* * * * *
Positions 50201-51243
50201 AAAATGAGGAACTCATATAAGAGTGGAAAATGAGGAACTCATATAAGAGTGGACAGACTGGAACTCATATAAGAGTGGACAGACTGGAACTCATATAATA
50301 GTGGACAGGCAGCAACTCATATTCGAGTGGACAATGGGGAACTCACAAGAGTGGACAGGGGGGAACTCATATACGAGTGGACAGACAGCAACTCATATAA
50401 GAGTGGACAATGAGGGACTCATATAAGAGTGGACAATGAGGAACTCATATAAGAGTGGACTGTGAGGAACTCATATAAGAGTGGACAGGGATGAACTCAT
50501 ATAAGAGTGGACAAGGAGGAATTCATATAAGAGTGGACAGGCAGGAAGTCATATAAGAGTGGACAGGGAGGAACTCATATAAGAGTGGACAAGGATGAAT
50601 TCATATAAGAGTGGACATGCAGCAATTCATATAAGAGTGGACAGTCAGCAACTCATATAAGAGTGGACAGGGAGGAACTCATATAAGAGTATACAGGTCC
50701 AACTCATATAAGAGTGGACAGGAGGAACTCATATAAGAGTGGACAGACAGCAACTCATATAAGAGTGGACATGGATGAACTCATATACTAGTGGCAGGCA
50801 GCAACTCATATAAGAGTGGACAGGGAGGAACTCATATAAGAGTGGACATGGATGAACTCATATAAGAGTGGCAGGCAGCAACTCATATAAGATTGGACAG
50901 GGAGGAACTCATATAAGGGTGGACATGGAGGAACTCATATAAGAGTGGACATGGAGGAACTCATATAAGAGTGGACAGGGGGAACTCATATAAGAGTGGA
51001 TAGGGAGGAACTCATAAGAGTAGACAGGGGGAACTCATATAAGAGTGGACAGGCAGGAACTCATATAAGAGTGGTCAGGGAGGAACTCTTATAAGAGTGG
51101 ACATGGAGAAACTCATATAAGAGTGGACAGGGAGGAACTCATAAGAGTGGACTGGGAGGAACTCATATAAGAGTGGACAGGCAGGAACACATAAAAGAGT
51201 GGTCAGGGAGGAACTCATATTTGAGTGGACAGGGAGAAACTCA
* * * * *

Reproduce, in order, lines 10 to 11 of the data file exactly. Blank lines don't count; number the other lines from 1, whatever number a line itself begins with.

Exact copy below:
51001 TAGGGAGGAACTCATAAGAGTAGACAGGGGGAACTCATATAAGAGTGGACAGGCAGGAACTCATATAAGAGTGGTCAGGGAGGAACTCTTATAAGAGTGG
51101 ACATGGAGAAACTCATATAAGAGTGGACAGGGAGGAACTCATAAGAGTGGACTGGGAGGAACTCATATAAGAGTGGACAGGCAGGAACACATAAAAGAGT